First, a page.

Wellness Cafe'

Friends are mental medicine

Jan 21, 2021 | Blog, Flavor Of The Month, The Juice

Friends are mental medicine

When you want to improve your health, you focus on the basics: eat better and exercise more. But here is something else to consider: your social life. Not how often you go out, but the way relationships and friendships impact your overall health.

Friends are a healthy habit: more so now than ever

On the back of a difficult 2020, focussing on friendships and looking after relationships is more important now than ever. Several studies have been able to show that positive social support, from friends, family or a partner, is closely linked to better mental and physical health. A healthy social life can lower stress levels; improve mood; encourage healthy behaviours and discourage unhealthy ones; improve heart health, improve your recovery from illness, increase the ability to resist stress and improve your immunity.

The power of isolation

The pandemic has left many feeling sad, lonely, and anxious. The virus itself has contributed to physical isolation, but the waiting, wondering, and hoping to return to some sort of normality, has had a far deeper impact on mental health.

Social isolation is linked to higher rates of diseases and mental health conditions, such as depression, and may even set off changes that promote things like inflammation and a lowered immunity. There is research that has shown that the health risks of loneliness are similar to the health risks that come from smoking 15 cigarettes a day, being an alcoholic, abusing drugs, not being active, or being obese. In fact, studies show that loneliness increases the risk of early death by 45% and the chance of developing dementia in later life by 64%…. Let that sink in for a minute.

Facebook friends don’t count!

Thanks to social media, we’re more connected than ever before, but also possibly the loneliest. If you think about how you interact with your social media “friends” – by either liking a post or sending a sticking-out-tongue emoji, you’ll understand the difference between that and an actual conversation, in person. Interestingly, before COVID, South Africa has been ranked in the top 10 “loneliest” countries, with around 24% of the population living alone.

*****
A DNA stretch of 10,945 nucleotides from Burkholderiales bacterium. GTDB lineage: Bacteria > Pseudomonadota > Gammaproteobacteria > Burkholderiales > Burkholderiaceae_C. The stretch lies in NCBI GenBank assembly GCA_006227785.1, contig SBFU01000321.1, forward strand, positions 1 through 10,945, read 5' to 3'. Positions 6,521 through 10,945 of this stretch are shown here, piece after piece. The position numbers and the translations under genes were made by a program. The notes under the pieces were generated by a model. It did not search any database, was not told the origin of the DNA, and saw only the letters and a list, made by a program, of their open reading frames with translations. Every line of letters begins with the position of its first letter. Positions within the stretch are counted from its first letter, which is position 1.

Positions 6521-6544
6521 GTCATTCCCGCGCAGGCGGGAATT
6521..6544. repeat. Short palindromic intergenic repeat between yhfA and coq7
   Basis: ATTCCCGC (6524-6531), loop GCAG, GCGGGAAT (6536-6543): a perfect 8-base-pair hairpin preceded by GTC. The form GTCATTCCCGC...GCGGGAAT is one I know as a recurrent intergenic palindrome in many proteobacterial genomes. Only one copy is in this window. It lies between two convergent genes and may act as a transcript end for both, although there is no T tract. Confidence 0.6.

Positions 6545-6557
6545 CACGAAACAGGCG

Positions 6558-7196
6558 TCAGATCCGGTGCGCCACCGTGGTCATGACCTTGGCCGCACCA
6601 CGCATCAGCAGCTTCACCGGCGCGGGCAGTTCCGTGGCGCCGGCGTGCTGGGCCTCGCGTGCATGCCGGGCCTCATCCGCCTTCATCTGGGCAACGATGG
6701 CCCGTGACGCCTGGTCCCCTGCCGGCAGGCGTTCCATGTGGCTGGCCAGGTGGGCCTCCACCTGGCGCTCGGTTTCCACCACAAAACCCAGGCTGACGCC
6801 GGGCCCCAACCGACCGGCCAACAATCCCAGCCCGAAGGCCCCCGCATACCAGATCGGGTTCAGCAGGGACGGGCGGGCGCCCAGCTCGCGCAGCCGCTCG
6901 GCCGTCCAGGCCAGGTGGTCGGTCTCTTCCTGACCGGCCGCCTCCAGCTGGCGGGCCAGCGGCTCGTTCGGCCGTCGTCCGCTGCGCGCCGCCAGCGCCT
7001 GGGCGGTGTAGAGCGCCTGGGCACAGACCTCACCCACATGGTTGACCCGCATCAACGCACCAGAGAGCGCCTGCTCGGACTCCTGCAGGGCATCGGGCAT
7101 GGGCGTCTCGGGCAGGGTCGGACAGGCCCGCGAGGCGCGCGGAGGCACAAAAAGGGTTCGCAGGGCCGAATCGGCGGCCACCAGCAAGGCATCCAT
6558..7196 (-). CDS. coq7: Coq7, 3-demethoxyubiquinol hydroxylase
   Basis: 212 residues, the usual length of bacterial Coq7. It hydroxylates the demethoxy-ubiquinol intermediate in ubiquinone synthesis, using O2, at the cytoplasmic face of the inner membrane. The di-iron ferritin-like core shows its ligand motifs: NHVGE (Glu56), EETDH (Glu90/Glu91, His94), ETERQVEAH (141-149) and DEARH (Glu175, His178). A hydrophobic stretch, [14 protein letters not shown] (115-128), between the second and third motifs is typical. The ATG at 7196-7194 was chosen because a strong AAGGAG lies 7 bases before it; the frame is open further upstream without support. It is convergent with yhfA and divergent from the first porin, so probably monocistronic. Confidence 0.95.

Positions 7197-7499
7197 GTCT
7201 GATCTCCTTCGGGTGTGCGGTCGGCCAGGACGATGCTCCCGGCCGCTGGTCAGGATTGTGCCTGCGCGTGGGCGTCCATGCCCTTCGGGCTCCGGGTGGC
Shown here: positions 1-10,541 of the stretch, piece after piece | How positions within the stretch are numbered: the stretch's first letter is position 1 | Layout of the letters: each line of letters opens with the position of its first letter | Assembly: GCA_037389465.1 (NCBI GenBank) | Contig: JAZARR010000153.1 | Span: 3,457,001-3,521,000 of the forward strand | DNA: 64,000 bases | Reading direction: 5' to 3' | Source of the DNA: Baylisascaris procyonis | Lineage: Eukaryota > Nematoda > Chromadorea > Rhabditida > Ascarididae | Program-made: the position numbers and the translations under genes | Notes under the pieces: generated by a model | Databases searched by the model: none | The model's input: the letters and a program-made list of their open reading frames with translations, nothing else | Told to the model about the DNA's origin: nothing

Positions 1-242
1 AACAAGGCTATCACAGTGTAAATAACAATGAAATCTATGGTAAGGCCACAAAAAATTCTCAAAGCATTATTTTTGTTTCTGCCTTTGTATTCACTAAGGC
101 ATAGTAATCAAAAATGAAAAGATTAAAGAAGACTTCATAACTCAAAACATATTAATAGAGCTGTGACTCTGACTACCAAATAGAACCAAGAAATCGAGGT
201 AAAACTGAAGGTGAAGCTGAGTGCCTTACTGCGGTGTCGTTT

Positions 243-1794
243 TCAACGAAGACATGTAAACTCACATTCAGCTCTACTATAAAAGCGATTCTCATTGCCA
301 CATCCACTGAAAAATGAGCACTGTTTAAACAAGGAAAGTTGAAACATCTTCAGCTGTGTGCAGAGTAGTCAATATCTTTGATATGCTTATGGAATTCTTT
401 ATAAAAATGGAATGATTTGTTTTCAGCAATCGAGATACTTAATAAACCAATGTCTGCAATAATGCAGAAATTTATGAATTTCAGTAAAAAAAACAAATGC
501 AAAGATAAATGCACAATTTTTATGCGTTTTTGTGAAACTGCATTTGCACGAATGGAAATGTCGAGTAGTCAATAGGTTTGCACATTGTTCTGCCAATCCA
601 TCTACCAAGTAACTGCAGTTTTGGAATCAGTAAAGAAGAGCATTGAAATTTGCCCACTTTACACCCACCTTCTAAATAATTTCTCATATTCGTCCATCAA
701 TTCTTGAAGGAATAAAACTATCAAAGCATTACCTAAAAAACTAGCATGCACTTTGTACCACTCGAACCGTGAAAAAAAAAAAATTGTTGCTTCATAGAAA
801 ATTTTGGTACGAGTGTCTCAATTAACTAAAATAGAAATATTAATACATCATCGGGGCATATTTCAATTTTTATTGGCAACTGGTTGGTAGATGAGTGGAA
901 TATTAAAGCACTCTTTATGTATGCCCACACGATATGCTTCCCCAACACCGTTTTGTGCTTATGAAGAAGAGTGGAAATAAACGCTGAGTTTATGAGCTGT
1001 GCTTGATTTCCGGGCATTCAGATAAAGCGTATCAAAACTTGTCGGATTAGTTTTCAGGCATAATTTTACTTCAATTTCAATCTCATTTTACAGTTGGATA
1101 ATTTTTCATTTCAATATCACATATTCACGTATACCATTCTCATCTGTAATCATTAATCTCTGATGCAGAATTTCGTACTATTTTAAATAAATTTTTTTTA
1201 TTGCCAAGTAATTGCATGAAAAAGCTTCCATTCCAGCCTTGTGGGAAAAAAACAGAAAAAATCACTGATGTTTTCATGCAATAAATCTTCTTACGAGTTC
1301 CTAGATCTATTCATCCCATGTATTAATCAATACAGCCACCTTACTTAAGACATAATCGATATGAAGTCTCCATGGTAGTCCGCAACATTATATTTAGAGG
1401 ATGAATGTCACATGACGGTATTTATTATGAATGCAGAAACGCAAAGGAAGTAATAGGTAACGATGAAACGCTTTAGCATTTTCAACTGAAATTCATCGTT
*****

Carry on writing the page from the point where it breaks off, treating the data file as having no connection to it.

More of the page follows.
Social interaction in the time of COVID

Face to face time with friends and family is powerful in terms of health benefits, but a, Facetime, Google duo session or video chat are equally beneficial. Texting and calling are great, and important, but when it comes to feelings of connectedness, its video that you’re after. One study found that people who regularly used video chat were only half as likely to develop symptoms of depression compared to those who used email, social media, instant messaging or no form of digital communication at all. Why? “Seeing” a friend or loved one in “person”, looking at their facial expressions, returning a smile and sharing familiar glances allows for deeper communication. It also prevents the opportunity for misinterpretation that so often happens with a text typo or emoji.

Prioritise your health by prioritising your social interactions and staying connected. Do this by carving time out every day for meaningful personal interactions. Some examples could be

  • Set up a recurring video meeting time (and stick to it). Without this, weeks can go by without touching base
  • If you miss movie nights or watching your favourite show as a family, have a “Watch Party” by getting everyone to watch it at the same time, and text each other in the background
  • Online board games or multiplayer app games can help generate some healthy competition
  • Investigate ways of connecting virtually. Consider doing an online fitness challenge, or a YouTube cooking class with your BFF

If you’re comfortable with meeting up in person, exercise with a friend or arrange a quick catch up over tea (while all the time maintaining your distance). Regardless of how busy you may be, spending 5 to 10 minutes talking, smiling and laughing with give your health a serious boost. Connected conversation with friends and family can make your social life (and theirs!) feel a lot more rewarding.

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